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War games on the frontier Re-enactors at Old Fort Niagara relive French-Indian War

The 27th annual French and Indian War Encampment at Old Fort Niagara looks like Epcot Center might have, had it been designed by an American colonialist in the mid-18th century.

On one corner of the fort's preserved battleground Saturday, soldiers dressed in blue and silver chatted in French beneath silk banners sporting fleurs-de-lis.

Red-coated Brits marched in another area, and still other groups of ersatz Scots, American woodsmen and American Indians clustered around white tents, swigging water out of wooden canteens.

The annual event, billed as the largest French and Indian War re-enactment in North America, is a three-day affair that regularly draws up to 10,000 spectators and at least 1,000 participants who stage daily musket-and-cannon battles on the grounds.

It is also the fort's largest event of the year, said Ray Wigle, the director of operations, who has been involved with the encampment's planning for 16 years.

"We get a good chunk of our annual operating budget from this event," he said.

Bob Emerson, executive director of Old Fort Niagara, said many people are drawn to the re-enactment because of the integrity of the setting.

"What we re-create here is the most crucial event in the fort's history," he said. "A lot of the sites that [re-enactors] go to are just baseball diamonds, but this is real, and the atmosphere is unsurpassed."

The camp itself included everything from a live smithy to re-enactors selling pots, pelts and homespun fabric. And, like many conventions of people who share the same hobby, it felt like a family reunion.

James Hoffman, the smith in the center of camp, spent two years working at the fort as guide before moving to western Pennsylvania.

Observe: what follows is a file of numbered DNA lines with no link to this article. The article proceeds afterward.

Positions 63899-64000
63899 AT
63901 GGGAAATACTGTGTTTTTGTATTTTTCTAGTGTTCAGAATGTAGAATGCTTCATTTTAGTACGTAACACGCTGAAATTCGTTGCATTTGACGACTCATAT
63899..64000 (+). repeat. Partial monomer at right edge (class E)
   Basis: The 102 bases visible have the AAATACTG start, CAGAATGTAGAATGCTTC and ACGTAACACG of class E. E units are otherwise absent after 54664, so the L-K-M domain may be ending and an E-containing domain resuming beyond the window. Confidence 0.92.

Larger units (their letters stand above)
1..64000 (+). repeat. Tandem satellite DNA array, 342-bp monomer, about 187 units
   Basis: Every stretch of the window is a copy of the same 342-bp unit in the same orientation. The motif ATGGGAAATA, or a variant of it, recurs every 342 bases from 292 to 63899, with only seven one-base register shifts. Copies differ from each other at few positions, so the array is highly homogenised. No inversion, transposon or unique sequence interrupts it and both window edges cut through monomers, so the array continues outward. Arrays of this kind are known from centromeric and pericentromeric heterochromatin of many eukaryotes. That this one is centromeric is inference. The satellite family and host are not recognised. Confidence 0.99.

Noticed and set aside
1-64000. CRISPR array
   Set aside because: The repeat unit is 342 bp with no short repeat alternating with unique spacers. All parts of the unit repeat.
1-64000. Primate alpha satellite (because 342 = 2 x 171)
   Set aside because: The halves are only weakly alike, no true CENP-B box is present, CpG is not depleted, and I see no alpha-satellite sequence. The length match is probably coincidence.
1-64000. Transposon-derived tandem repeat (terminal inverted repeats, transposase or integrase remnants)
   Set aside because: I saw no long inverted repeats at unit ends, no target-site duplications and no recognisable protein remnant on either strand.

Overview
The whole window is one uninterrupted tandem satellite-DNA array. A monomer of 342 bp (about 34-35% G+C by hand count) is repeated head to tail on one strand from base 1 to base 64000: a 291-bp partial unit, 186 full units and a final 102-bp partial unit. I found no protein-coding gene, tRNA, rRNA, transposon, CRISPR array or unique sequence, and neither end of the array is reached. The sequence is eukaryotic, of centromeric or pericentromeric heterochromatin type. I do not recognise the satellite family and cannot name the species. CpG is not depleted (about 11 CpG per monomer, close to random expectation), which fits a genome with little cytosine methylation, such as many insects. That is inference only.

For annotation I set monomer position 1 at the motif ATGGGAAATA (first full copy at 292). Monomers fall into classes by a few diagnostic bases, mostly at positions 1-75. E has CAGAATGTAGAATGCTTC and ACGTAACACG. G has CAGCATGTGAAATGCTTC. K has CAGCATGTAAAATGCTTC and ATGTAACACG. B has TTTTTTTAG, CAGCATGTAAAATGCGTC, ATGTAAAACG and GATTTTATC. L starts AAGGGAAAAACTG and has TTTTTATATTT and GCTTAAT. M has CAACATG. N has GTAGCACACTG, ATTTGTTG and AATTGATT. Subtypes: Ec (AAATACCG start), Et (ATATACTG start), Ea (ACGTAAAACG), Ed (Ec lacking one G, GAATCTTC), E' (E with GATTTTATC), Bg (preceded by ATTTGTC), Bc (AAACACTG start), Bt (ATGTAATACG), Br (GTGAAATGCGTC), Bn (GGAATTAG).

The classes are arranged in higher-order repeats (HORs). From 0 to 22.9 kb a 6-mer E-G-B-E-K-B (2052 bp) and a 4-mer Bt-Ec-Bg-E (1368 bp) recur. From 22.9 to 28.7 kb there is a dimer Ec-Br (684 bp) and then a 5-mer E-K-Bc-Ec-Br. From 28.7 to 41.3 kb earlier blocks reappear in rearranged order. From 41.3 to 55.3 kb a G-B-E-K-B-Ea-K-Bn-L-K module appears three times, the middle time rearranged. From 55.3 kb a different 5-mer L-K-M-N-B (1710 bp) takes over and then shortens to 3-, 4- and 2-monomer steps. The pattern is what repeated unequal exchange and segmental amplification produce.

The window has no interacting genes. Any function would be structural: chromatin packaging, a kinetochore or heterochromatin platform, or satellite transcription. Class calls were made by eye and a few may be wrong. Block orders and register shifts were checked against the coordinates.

"It's about seeing old friends. . . . It's really blurred between business and pleasure for me," said Hoffman, who sells homemade iron pieces full time and started his re-enactment pursuit in 1975. "My daughter talked me into coming [back]; she grew up doing this."

His daughter, Abby, 17, nodded in agreement. "We know most of the people here," she said.

Harry Burgess, who acted as a unit commander on the French side, drove with his local group of re-enactors, including his daughter and her friends, from Port Huron, Mich., where he works as a college history professor.

"It's your own private time machine," he said. "Just last night, a group from Quebec was up in the common room [of the fort] banging on tables, hanging out of windows."

The festive spirit of the weekend includes an officers' soiree and other merry-making, Burgess said.

He called re-enacting, "a hobby that never dies."

Jennifer Julich of St. Catharines, Ont., said she enjoys catching up with friends she rarely sees in person.

"We communicate with people all year round, and we only get to see them now," she said.

Kim Samuels, 21, a flutist in Burgess' fife and drum corps, took to the battlefield dressed as a man and adopted the name Jean-Pierre Rumpal.

"It's not that hard to step into the role, as long as you don't mind the dirt and bugs," she said.

Ghost in the Head, a Huron Indian otherwise known as Todd Johnson, drove up to the fort for the day from his home near Pittsburgh to trade homemade items like gourds, wampum and nets.

"I don't want to read about [history], I want to do it," he said. "I feel that there are people who repeat stuff out of books -- they're fake."

For him, the day was a success.

"I traded well," he said.

After activities beginning at 9:45 a.m., the encampment will conclude today with a final musket firing at 6 p.m.


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